Reflective Learning from a Paid Internship

Person sat on hilltop looking over green land and winding road below ways of working

Reflective Learning from a Paid Internship

Catrin Lyddon is a researcher and practitioner with a Masters of Research in the field of health from Swansea University.  Here she reflects on a paid internship at Urban Habitats.  This was made possible through funding from Welsh Government and with Swansea University with a specific focus on supporting graduates from groups who face barriers to employment. In line with Urban Habitats’ commitment to creating good work in local places the internship was paid above the level of the Real Living Wage.

Image credit: Cat Lyddon

Intern Research Associate at Urban Habitats

A new academic year and a new start. For many people, things have changed a lot since the COVID-19 pandemic hit: for me this means a change of job, a change of location and a transition to home working. Beyond the practical implications however COVID-19 has encouraged many of us to think longer term about how we want to live and how paid employment fits as part of this.  For me this meant the end of maternity leave, the prospect of finding work in a world that was adapting to the global pandemic and more widely and the need to gain experience in the skills area I’d trained in. What seemed like a lot to ask suddenly became much clearer once I’d embarked on my paid internship with Urban Habitats.

Stepping stones to the future

My role as intern research associate played an important role in supporting Urban Habitats to develop and to put its vision and values into action across all its activities. I found myself working with organisations both in Wales and internationally, and I certainly feel I have been fully immersed in these activities and have helped bring that vision to people we work with.

Co-learning is a big part of Urban Habitats, and for this I am thankful. As a micro-business this internship provided an opportunity for the practice to start to think more about what it means to be a learning organisation. From the outset, we co-created my learning goals, intending to give me a clear direction of study throughout my internship. This was also useful as a framework to track and review progress easily.

An early useful insight was to broaden those goals which enabled me to think strategically, diversify my learning goals, and ensuring I had clear, positive steps to take. The goals were: develop research methods in practice, sharing knowledge and impact with research, business development, personal professional development, and discovering potential career paths.

Urban Habitats’ ways of working are to respond to: reducing health inequalities, population health, the climate emergency and planetary health, creating health with communities, and being evidence informed. These values are integral to Urban Habitats’ culture and supported an inclusive and diverse learning environment for my internship.

I have been involved in a variety of work including; a Health Impact Assessment (HIA) for the Welsh Health Impact Assessment Unit (WHIASU) at Public Health Wales on the topic of circular economy; a workshop helping a community council think about community engagement and creating health for their community; experiencing the latest thinking from across the globe and representing Urban Habitats at Healthy City Design International Congress; desktop research to support Urban Habitats future research strategy; and wider project and business activities.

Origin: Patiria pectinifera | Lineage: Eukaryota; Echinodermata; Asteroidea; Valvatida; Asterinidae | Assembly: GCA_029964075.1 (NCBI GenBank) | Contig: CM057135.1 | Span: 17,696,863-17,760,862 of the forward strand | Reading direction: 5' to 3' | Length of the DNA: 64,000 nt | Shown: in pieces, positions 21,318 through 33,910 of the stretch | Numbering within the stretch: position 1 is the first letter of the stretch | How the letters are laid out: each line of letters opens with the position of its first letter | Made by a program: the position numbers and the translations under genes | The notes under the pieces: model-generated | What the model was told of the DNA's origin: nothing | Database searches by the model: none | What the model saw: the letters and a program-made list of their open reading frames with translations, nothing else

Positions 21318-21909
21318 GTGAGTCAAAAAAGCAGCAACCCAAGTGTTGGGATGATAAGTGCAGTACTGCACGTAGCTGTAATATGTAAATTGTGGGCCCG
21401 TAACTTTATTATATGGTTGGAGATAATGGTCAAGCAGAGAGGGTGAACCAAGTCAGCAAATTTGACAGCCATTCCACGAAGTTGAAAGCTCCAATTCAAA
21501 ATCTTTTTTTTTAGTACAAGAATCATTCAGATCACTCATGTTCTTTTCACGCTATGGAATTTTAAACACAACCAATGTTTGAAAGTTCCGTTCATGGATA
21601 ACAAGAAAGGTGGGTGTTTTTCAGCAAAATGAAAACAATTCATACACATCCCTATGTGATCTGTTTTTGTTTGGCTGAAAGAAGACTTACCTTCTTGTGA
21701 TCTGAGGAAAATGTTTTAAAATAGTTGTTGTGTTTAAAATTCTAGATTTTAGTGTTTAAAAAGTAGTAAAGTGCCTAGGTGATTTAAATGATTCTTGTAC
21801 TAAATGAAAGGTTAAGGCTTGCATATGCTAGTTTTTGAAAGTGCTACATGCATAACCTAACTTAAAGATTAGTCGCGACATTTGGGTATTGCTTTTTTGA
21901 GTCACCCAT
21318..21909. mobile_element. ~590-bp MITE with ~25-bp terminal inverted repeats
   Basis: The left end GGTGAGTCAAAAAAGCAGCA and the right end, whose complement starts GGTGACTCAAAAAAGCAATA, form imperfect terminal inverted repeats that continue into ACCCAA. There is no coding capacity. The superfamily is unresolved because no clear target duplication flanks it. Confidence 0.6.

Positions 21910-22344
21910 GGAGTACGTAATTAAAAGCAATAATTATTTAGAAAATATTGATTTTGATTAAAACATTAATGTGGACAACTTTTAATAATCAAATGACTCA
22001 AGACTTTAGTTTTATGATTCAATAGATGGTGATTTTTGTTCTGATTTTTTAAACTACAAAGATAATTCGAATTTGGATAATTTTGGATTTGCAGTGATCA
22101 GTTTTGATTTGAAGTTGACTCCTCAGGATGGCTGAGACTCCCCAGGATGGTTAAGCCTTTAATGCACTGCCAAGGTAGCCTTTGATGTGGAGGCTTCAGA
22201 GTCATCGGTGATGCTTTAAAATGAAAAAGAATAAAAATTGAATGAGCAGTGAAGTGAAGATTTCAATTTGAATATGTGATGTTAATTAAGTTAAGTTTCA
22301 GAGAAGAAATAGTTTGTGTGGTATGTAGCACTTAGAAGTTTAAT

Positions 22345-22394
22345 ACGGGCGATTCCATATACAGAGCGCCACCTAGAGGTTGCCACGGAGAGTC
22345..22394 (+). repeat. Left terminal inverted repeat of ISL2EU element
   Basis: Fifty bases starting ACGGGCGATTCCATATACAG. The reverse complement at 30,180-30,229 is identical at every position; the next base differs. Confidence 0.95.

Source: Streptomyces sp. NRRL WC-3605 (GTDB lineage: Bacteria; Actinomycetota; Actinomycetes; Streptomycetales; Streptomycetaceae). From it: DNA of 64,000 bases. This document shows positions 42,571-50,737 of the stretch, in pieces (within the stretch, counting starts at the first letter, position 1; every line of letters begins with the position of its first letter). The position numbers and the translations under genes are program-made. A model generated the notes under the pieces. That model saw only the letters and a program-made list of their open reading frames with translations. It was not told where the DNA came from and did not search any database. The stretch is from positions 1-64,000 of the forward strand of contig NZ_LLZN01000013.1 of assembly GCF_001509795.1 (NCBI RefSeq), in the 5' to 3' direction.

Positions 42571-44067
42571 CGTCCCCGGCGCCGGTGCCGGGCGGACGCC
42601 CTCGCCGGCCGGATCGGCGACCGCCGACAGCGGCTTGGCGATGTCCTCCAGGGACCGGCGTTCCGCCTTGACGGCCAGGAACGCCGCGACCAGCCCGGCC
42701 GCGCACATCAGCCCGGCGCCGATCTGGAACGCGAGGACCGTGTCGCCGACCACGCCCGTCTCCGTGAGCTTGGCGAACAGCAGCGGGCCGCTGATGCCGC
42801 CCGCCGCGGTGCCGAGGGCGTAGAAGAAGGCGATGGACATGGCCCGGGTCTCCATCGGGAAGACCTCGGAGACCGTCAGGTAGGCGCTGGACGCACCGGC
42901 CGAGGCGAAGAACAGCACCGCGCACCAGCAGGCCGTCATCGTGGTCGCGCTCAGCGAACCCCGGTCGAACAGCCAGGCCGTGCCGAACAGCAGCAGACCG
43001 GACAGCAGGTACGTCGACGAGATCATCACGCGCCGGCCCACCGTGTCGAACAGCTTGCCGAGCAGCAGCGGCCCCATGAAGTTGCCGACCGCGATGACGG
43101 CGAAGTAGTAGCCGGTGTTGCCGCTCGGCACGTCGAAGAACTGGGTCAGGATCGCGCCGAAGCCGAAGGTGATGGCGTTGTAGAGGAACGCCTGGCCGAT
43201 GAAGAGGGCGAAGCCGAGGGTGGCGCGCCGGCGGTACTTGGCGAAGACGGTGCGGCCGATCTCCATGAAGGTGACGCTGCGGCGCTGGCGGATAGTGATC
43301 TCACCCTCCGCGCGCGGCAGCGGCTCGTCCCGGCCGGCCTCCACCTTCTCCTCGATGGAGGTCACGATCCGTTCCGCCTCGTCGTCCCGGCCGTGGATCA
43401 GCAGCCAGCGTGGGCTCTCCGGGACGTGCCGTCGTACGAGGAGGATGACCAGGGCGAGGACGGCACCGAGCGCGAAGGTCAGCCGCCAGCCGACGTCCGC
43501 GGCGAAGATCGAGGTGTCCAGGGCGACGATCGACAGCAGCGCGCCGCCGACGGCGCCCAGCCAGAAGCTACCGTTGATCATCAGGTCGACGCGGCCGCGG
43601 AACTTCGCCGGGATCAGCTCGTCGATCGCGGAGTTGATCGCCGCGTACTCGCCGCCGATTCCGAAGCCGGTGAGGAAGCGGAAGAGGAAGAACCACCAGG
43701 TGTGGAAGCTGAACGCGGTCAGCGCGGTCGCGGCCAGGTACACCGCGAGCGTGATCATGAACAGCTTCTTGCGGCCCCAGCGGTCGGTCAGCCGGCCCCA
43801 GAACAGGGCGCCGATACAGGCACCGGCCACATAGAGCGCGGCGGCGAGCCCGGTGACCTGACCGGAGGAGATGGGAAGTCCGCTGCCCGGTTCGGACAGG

The connections I have created in this role have been extremely beneficial, broadening my career options and even understanding the range of what’s possible.  I also have a better understanding of what is needed to have a fruitful career.  I am now keen to explore future areas of health, health inequalities, health education and engagement, sustainability and health and wellbeing.

Mountain road with hillside and rainbow against grey sky
Image credit: Cat Lyddon

My vision

My hope is to work towards healthier places and values based on what contributes to a healthy, happy and fulfilled life and not solely as a cost or return on investment. This is what has made my time at Urban Habitats so successful. Mark Drane, director at Urban Habitats, demonstrates so much more than this formal title. He cares. Not just about what is best for the business, but what is best for the environment, the employees, the wider world around us. And this is shown in the values that underpin Urban Habitats as a practice.

Looking to the future

As a new parent, heading into work at the tail end of a global pandemic, I could not have asked for a better place to continue my development. Urban Habitats allowed me to take ownership over my work and learning, with flexibility around personal commitments, I was able to be a part of the working team. My wellbeing, my family’s wellbeing, and my overall learning experience was taken into account. Urban Habitats values a work life balance far beyond the usual limited scope of many organisations and for that I am thankful. I have the confidence to know that I can manage a family life alongside a successful working life, and neither have to be compromised if I am in the right environment, which is exactly what was provided at Urban Habitats.

Get in touch

I am open to future work and can be contacted via LinkedIn. Please get in contact for a chat about future opportunities.

Connect with Cat on Twitter and Linkedin.

Cat Lyddon